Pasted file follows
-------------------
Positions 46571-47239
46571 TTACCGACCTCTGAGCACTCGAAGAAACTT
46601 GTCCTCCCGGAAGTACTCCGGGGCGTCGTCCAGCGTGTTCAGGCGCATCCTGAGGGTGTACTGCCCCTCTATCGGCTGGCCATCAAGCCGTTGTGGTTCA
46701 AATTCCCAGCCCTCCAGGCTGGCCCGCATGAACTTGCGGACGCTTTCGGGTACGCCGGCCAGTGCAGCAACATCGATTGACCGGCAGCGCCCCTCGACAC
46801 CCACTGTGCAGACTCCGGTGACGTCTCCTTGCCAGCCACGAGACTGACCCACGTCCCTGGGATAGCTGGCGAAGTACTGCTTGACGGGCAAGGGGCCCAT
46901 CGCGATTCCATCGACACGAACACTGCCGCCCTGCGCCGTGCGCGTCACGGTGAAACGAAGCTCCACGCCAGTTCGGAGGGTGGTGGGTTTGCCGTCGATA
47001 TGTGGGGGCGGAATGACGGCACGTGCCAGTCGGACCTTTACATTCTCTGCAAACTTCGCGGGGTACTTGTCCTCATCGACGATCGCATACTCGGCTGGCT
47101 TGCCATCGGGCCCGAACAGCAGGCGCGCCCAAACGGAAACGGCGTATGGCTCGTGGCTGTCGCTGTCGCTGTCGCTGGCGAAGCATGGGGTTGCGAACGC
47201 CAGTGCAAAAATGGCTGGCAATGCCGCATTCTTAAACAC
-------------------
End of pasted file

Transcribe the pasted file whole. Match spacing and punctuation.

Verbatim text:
Positions 46571-47239
46571 TTACCGACCTCTGAGCACTCGAAGAAACTT
46601 GTCCTCCCGGAAGTACTCCGGGGCGTCGTCCAGCGTGTTCAGGCGCATCCTGAGGGTGTACTGCCCCTCTATCGGCTGGCCATCAAGCCGTTGTGGTTCA
46701 AATTCCCAGCCCTCCAGGCTGGCCCGCATGAACTTGCGGACGCTTTCGGGTACGCCGGCCAGTGCAGCAACATCGATTGACCGGCAGCGCCCCTCGACAC
46801 CCACTGTGCAGACTCCGGTGACGTCTCCTTGCCAGCCACGAGACTGACCCACGTCCCTGGGATAGCTGGCGAAGTACTGCTTGACGGGCAAGGGGCCCAT
46901 CGCGATTCCATCGACACGAACACTGCCGCCCTGCGCCGTGCGCGTCACGGTGAAACGAAGCTCCACGCCAGTTCGGAGGGTGGTGGGTTTGCCGTCGATA
47001 TGTGGGGGCGGAATGACGGCACGTGCCAGTCGGACCTTTACATTCTCTGCAAACTTCGCGGGGTACTTGTCCTCATCGACGATCGCATACTCGGCTGGCT
47101 TGCCATCGGGCCCGAACAGCAGGCGCGCCCAAACGGAAACGGCGTATGGCTCGTGGCTGTCGCTGTCGCTGTCGCTGGCGAAGCATGGGGTTGCGAACGC
47201 CAGTGCAAAAATGGCTGGCAATGCCGCATTCTTAAACAC